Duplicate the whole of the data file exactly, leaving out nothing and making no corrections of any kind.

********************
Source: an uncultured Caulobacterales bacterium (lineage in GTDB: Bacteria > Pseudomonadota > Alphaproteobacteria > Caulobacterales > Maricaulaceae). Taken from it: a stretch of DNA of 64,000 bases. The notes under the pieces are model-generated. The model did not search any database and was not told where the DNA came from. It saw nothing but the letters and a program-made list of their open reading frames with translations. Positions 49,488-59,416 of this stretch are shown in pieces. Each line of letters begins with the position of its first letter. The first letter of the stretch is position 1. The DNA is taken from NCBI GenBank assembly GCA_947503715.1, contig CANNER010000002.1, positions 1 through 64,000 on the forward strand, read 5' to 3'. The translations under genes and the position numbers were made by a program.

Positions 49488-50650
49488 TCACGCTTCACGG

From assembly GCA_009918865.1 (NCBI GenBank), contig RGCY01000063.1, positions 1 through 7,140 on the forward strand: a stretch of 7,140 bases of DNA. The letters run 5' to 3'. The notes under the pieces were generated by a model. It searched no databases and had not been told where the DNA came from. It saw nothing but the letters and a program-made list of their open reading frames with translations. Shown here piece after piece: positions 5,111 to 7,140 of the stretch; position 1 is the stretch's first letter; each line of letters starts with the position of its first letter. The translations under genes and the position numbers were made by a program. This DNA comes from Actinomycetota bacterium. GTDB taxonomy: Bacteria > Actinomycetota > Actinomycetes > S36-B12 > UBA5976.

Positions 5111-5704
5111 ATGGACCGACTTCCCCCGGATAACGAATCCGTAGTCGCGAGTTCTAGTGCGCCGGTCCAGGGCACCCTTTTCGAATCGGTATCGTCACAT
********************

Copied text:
Source: an uncultured Caulobacterales bacterium (lineage in GTDB: Bacteria > Pseudomonadota > Alphaproteobacteria > Caulobacterales > Maricaulaceae). Taken from it: a stretch of DNA of 64,000 bases. The notes under the pieces are model-generated. The model did not search any database and was not told where the DNA came from. It saw nothing but the letters and a program-made list of their open reading frames with translations. Positions 49,488-59,416 of this stretch are shown in pieces. Each line of letters begins with the position of its first letter. The first letter of the stretch is position 1. The DNA is taken from NCBI GenBank assembly GCA_947503715.1, contig CANNER010000002.1, positions 1 through 64,000 on the forward strand, read 5' to 3'. The translations under genes and the position numbers were made by a program.

Positions 49488-50650
49488 TCACGCTTCACGG

From assembly GCA_009918865.1 (NCBI GenBank), contig RGCY01000063.1, positions 1 through 7,140 on the forward strand: a stretch of 7,140 bases of DNA. The letters run 5' to 3'. The notes under the pieces were generated by a model. It searched no databases and had not been told where the DNA came from. It saw nothing but the letters and a program-made list of their open reading frames with translations. Shown here piece after piece: positions 5,111 to 7,140 of the stretch; position 1 is the stretch's first letter; each line of letters starts with the position of its first letter. The translations under genes and the position numbers were made by a program. This DNA comes from Actinomycetota bacterium. GTDB taxonomy: Bacteria > Actinomycetota > Actinomycetes > S36-B12 > UBA5976.

Positions 5111-5704
5111 ATGGACCGACTTCCCCCGGATAACGAATCCGTAGTCGCGAGTTCTAGTGCGCCGGTCCAGGGCACCCTTTTCGAATCGGTATCGTCACAT